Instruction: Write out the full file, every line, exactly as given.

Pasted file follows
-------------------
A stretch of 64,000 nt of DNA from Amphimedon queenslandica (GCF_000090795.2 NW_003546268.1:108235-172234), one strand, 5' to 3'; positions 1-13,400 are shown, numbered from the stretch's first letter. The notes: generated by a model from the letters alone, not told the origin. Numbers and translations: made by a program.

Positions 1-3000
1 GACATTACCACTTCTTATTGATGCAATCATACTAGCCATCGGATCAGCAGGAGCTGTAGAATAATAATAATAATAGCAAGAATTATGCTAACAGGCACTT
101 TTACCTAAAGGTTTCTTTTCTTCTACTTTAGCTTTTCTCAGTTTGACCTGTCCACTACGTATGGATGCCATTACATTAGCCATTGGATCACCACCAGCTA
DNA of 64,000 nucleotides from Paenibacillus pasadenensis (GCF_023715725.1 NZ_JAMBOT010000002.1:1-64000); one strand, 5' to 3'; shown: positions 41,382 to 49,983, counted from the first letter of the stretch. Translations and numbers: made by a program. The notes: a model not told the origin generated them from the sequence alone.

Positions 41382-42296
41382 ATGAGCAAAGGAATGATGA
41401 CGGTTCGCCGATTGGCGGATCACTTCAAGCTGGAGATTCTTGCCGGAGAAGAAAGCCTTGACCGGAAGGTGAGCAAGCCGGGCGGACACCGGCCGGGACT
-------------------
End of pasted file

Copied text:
A stretch of 64,000 nt of DNA from Amphimedon queenslandica (GCF_000090795.2 NW_003546268.1:108235-172234), one strand, 5' to 3'; positions 1-13,400 are shown, numbered from the stretch's first letter. The notes: generated by a model from the letters alone, not told the origin. Numbers and translations: made by a program.

Positions 1-3000
1 GACATTACCACTTCTTATTGATGCAATCATACTAGCCATCGGATCAGCAGGAGCTGTAGAATAATAATAATAATAGCAAGAATTATGCTAACAGGCACTT
101 TTACCTAAAGGTTTCTTTTCTTCTACTTTAGCTTTTCTCAGTTTGACCTGTCCACTACGTATGGATGCCATTACATTAGCCATTGGATCACCACCAGCTA
DNA of 64,000 nucleotides from Paenibacillus pasadenensis (GCF_023715725.1 NZ_JAMBOT010000002.1:1-64000); one strand, 5' to 3'; shown: positions 41,382 to 49,983, counted from the first letter of the stretch. Translations and numbers: made by a program. The notes: a model not told the origin generated them from the sequence alone.

Positions 41382-42296
41382 ATGAGCAAAGGAATGATGA
41401 CGGTTCGCCGATTGGCGGATCACTTCAAGCTGGAGATTCTTGCCGGAGAAGAAAGCCTTGACCGGAAGGTGAGCAAGCCGGGCGGACACCGGCCGGGACT